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Bill C-17 gives drug recall power to Health Canada, but more needs to be done

The proposed Bill C-17 to revise ’s Food and Drugs Act is long overdue. It contains several positive elements to give Health the power to recall drugs, but should be revised to substantially enhance patient safety, argue legal and health care professionals in an analysis in CMAJ (Canadian Medical Association Journal).

, Canada’s regulator of food and drugs, cannot currently recall drugs, even those recalled in other countries because of adverse reactions. Rather, must negotiate drug recalls with pharmaceutical manufacturers. Bill C-17, An Act to Amend the Food and Drugs Act, is before the country’s House of Commons and, if passed, will give more power to the Health Minister.

“If enacted, Bill C-17 would represent a substantial improvement over the status quo,” writes Matthew Herder, a professor in the Faculties of Medicine and Law, Health Law Institute, Dalhousie University, Halifax, Nova Scotia, with coauthors. “Yet, Bill C-17 by no means offers a comprehensive solution to the many problems that have plagued the development, regulation and safe use of in the 50-plus years since thalidomide was withdrawn from the market.”

There are several positive elements in the proposed bill that would help protect the safety of Canadians, including:

  • power to recall drugs if “a therapeutic product presents a serious or imminent risk of injury to health”

  • ability for the Health Minister to demand that manufacturers provide drug information

  • power to enforce postmarket conditions and compel product label changes

  • stronger penalties, such as fines of up to $5 million a day, for companies that do not comply with the Food and Drugs Act.

However, the authors urge that several elements be added to the proposed legislation to protect Canadians’ health, including:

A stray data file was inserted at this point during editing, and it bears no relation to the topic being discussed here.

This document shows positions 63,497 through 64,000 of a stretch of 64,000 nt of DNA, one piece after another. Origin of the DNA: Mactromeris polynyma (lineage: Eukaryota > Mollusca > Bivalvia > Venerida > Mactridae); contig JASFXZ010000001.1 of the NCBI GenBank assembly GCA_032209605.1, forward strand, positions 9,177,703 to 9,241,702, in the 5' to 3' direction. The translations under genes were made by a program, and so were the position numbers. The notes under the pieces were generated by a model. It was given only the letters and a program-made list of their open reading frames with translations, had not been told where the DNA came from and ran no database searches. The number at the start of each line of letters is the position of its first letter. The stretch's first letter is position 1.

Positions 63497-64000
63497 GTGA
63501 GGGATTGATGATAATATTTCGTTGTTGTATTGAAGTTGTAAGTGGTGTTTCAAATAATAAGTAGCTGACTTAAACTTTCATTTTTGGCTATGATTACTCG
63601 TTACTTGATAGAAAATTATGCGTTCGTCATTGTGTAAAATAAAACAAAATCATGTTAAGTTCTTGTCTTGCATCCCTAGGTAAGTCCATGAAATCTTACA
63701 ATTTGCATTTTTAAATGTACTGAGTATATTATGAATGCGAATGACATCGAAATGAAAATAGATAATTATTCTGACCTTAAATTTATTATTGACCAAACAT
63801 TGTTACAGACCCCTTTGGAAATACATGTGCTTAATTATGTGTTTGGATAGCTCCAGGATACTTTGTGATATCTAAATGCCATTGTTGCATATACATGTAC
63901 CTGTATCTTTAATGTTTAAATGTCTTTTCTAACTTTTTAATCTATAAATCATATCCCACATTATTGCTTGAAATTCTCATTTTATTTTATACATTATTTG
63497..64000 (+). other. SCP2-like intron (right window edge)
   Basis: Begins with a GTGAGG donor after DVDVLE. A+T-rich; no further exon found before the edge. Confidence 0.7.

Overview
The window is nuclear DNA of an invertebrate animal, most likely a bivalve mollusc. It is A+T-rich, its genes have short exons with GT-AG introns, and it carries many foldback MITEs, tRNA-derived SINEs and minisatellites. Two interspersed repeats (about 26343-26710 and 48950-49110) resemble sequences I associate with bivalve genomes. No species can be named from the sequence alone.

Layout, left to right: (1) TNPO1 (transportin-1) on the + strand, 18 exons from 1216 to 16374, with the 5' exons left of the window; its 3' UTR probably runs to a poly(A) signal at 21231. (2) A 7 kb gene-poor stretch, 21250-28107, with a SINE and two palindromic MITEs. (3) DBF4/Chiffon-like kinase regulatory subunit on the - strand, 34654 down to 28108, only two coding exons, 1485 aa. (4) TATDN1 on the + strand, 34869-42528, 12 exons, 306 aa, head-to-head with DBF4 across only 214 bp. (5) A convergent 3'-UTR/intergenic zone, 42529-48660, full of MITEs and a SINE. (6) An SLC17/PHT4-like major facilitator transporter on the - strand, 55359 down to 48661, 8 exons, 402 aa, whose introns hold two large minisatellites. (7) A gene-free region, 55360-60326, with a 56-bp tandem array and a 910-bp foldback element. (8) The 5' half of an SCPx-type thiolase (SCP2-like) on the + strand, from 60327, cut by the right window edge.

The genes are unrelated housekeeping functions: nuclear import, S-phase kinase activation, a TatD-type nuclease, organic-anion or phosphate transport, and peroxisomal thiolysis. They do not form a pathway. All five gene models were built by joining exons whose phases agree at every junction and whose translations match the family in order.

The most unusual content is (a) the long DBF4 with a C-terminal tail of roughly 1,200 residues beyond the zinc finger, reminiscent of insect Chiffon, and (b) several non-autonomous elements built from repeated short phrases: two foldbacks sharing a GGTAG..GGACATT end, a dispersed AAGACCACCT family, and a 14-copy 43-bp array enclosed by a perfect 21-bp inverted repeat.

• ability of the Health Minister to suspend a manufacturer’s licence to sell a to avoid potential injury to human health

  • legal exemption of the Health Minister from liability for lost sales to manufacturers in the event of a drug recall or suspension

  • transparency of clinical trials

  • provision for Health Canada to publish positive and negative regulatory decisions for greater transparency in decision-making.

“Bill C-17 is an important step toward the safe regulation of drugs because it enhances the ability of Health Canada to act in the face of threats to public health. It also introduces meaningful enforcement mechanisms, including substantial penalties, for noncompliance. However, it requires amendment to incorporate several additional key components of prescription drug safety. Bill C-17 has the potential to make an important and positive difference to public safety in Canada,” conclude the authors. “We urge that Bill C-17 be revised and enhanced before it becomes law so that this potential can be realized.”


Regulating prescription drugs for patient safety: Does Bill C-17 go far enough?, Matthew HerderJSM LLM, Elaine Gibson LLM,Janice Graham PhD,Joel Lexchin MSc MD, Barbara Mintzes PhD, CMAJ (2014) DOI:10.1503/cmaj.131850.